Nokia OyJ (NOK) - Get Report shares edged lower Thursday after lawmakers in France rejected moves by the government to tighten rules on telecoms companies providing next generation equipment that could raise concerns over national security.
The proposed rules, which come amid increasing concerns over the role that China's Huawei Technologies has played in the roll-out of next generation broadband networks around the world, would have forced network gear providers such as Nokia and Ericsson (ERIC) - Get Report , as well as Huawei, to seek formal government approval before installing certain types of equipment. Lawmakers, however, said they needed more time to study the 11th hour proposals, which followed a warning from the U.S. government over security risks linked to Huawei and its domestic rival, ZTE Corporation (ZTCOY) and may revisit a renewed draft of the bill later this year.
"The move from 4G to 5G changes many things at a technical level," Finance Minister Bruno Le Maire told France 2 television. "It means that the most sensitive information are not only in the core networks but also in the antennas. We must protect this sensitive information."
Nokia's U.S.-listed shares were marked 1.16% lower at the start of trading Thursday to change hands at $5.98 each, a move that would erase nearly all of the stock's three-month gain. Ericsson shares, meanwhile, were little-changed in Stockholm to trade at SEK81.36 each.
TheStreet's founder, Jim Cramer, noted that he hasn't been able to recommend Nokia shares since 1997, but now that the stock has an attractive valuation, and a stronger end-to-end portfolio of solutions, he thinks there's upside potential if Europe follows the U.S. lead on shutting the door to Huawei and ZTE in 5G markets.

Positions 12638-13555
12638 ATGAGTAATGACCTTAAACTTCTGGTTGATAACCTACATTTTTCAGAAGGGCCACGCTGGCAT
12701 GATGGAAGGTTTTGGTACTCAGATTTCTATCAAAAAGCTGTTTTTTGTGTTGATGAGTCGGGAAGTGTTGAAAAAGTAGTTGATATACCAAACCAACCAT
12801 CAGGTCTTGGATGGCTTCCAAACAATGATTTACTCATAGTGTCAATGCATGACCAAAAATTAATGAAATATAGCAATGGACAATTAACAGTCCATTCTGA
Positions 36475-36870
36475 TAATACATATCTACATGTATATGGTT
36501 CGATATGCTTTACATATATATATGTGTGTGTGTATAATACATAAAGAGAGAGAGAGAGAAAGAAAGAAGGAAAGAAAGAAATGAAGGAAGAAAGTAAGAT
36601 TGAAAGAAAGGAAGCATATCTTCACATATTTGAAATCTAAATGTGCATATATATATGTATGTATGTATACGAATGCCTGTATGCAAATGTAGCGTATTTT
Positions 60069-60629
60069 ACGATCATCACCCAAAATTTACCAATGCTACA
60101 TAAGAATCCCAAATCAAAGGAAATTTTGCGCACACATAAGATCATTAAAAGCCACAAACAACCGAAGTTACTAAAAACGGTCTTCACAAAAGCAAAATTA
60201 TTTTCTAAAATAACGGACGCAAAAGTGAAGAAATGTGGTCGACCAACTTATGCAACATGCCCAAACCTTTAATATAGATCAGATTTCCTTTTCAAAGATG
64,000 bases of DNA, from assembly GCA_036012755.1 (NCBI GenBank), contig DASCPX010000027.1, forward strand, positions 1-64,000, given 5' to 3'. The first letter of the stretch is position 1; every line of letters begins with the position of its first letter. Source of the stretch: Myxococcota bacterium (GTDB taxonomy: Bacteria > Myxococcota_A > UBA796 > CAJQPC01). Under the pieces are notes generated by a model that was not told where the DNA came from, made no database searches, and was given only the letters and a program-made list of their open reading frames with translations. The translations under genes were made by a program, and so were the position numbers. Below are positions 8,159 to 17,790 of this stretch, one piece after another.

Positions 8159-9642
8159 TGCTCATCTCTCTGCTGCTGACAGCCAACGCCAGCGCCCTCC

"For years Nokia and Ericsson have been steamrolled by Huawei and ZTE," Cramer told his Mad Money audience on CNBC last night. "That's over. The U.S. government is doing everything it can to keep these companies out of 5G networks, not just here, but worldwide and that is a huge opportunity for Nokia and Ericsson.
"I bet both stocks will get more attractive as our government keeps ratcheting up the pressure on allies to not use anything from these Chinese companies," Cramer said.
Earlier this month, Reuters reported that U.S. State Department officials pressed European leaders to exclude Huawei equipment from its 5G rollout plans, arguing that security risks linked to the China-backed company have made their products unsafe and potentially open to hacking and espionage.
The agency also said the EU could amend a 2016 cybersecurity law that would effectively ban Huawei from one of its biggest markets, a move that could open the door for next generation equipment makers such as Nokia and Ericcson as well as Germany's Deutsche Telekom.
Germany has also made moves to assess security risks posed by Huawei, with Chancellor Angela Merkel telling an audience during her recent visit to Japan's Keio Univeristy that she wants assurances that "the company doesn't just simply hand the data to the (Chinese) state" if its awarded 5G contracts in Europe's biggest economy.